Report: open cultural data bootcamp
Just like in previous years, this summer we organised a bootcamp on open cultural data. Only this time the participants had to pitch virtual tents as they learned how to make data available online in accordance with the FAIR principles. The bootcamp consisted of a series of webinars and self-study with screencasts recorded in advance. What stayed the same? It was still ‘an absolute must for anyone working with data,’ according to one very satisfied participant.
What are the FAIR principles?
Digitisation and open data are crucial for ensuring heritage collections can be used and reused, although there’s more to it than that, of course. This is what the FAIR principles therefore aim to achieve. Together, they form an international guideline for making scientific data suitable for reuse, by both people and computers, under clearly described conditions. FAIR stands for:
What happens on this bootcamp?
Sixteen participants from the same number of different organisations put theory into practice with examples and possibilities from the heritage sector. The bootcamp lasted for five days, and focused on a different FAIR principle each day. We started by looking at the questions ‘why?’ and ‘who for?’ to come up with a clear data pitch, and defined our target audiences with machine and human readability in mind.
Also on the programme:
an overview of various heritage standards for metadata;
learning how to create a data profile for your own metadata;
data cleaning with OpenRefine;
the legal aspects of providing access to your data and images;
rights metadata and various rights statements and licences;
different options and data platforms for making your data available online, ensuring it is reusable, and learning how different data sets can enhance each other;
linked open data, persistent URIs, APIs, SEO, IIIF, etc.
I’d already seen presentations on most of the topics before, sometimes even by the same people, but it wasn’t always clear to me what context the subject fitted into or how you could implement it in practice,’ says one participant. ‘It was only at this bootcamp that I really realised how all the different aspects relate to each other, how they can be combined in a global plan, and how you can actually get started.’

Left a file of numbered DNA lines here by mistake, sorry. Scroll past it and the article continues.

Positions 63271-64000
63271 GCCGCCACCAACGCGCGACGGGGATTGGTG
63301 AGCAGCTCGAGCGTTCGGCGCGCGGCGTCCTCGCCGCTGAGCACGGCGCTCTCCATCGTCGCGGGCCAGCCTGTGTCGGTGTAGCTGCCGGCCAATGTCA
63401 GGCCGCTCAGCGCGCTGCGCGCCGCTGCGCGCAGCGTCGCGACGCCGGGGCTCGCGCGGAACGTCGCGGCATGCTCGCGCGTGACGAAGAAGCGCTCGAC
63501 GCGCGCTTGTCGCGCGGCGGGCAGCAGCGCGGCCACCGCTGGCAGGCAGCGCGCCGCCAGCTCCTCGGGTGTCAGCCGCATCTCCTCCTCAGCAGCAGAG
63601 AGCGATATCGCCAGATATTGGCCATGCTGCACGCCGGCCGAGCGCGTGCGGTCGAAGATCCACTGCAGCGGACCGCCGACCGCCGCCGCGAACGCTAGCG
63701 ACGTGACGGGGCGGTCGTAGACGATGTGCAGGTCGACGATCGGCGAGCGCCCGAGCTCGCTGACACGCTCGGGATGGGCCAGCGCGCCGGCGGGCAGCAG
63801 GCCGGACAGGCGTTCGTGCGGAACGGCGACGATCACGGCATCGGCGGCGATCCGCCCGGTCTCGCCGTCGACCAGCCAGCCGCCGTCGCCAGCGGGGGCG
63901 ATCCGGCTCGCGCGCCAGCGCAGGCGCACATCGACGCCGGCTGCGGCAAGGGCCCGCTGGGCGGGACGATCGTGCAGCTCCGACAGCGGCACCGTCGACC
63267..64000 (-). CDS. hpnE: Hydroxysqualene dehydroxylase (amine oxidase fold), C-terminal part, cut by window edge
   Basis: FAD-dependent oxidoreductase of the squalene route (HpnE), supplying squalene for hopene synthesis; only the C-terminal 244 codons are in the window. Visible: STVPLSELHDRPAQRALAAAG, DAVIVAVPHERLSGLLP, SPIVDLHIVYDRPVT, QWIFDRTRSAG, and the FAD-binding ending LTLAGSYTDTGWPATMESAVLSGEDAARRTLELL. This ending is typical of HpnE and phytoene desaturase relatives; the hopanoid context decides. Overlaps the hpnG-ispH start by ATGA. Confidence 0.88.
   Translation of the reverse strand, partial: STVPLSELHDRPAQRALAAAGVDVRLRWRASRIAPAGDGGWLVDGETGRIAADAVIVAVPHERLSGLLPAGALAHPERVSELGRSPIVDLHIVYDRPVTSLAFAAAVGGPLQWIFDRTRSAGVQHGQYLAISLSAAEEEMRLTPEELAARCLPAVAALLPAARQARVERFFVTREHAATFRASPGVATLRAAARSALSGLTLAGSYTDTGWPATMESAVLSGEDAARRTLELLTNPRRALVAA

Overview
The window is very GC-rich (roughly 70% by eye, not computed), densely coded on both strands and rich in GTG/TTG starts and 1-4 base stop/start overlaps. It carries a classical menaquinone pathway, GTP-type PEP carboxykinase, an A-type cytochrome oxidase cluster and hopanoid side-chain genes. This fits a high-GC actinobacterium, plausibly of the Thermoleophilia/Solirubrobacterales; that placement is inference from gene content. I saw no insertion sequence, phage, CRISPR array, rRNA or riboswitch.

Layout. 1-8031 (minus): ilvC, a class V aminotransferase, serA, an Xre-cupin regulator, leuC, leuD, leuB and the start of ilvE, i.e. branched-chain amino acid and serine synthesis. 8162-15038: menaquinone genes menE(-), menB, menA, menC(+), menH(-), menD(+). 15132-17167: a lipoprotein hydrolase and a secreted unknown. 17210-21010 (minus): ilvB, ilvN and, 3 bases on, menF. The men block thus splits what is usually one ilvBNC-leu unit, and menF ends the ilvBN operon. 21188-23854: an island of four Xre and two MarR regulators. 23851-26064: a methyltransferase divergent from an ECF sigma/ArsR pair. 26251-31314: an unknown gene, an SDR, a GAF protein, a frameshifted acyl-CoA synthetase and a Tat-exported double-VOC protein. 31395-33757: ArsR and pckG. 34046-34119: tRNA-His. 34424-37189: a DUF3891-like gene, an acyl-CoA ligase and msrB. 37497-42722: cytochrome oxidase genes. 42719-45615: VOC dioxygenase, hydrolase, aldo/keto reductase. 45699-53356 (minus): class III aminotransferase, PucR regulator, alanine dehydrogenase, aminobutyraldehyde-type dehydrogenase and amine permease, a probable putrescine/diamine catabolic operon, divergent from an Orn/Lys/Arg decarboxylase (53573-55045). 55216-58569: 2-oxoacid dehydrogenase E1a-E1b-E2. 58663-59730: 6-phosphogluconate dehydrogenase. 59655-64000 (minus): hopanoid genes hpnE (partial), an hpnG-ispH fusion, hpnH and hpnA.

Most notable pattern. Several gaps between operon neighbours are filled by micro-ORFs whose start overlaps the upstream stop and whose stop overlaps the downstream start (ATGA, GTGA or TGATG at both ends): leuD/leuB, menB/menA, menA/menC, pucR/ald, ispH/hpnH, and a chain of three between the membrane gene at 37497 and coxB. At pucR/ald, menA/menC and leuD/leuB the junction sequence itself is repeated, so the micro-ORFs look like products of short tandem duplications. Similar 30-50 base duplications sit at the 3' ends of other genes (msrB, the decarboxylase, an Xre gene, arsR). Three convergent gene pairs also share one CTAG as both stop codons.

Five inspirational guest speakers explained how they have used the FAIR principles to make open data a reality. This year, they were:
Carolina Droogendijk | Interoperability at the City of Bruges Cultural Cluster
Caecilia Thoen | Reusability at the Anne Frank Foundation
Wim Lowet | Findability at VAi (Flemish Architecture Institute)
Jolan Wuyts | Accessibility at Europeana
Dries Moreels | FAIR at Ghent University Library
What happened next? Homework and new projects
After the fifth day of learning, the participants were given a task to take home and do over the summer: draw up a FAIR action plan for their own data project. This gave each participant the chance to put the knowledge they had learned at bootcamp into practice in their own situation. In order to follow this up, over the course of August and September we held discussions with each participant to look at their homework and answer any specific questions.
Many of the action plans had been drawn up for ongoing or planned projects. The fact that lots of the participants are the project managers contributes to the quality of the results. This meant the plans could be put into practice straight away, giving participants the opportunity to organise everything properly and work out a step-by-step plan. We can now see that much of our study materials have been reflected in all sorts of new project proposals which we have received via our service desk or are supervising as part of the process for dealing with the backlog of digital collection registrations. So there’s a lot going on, and heritage data is in very good hands!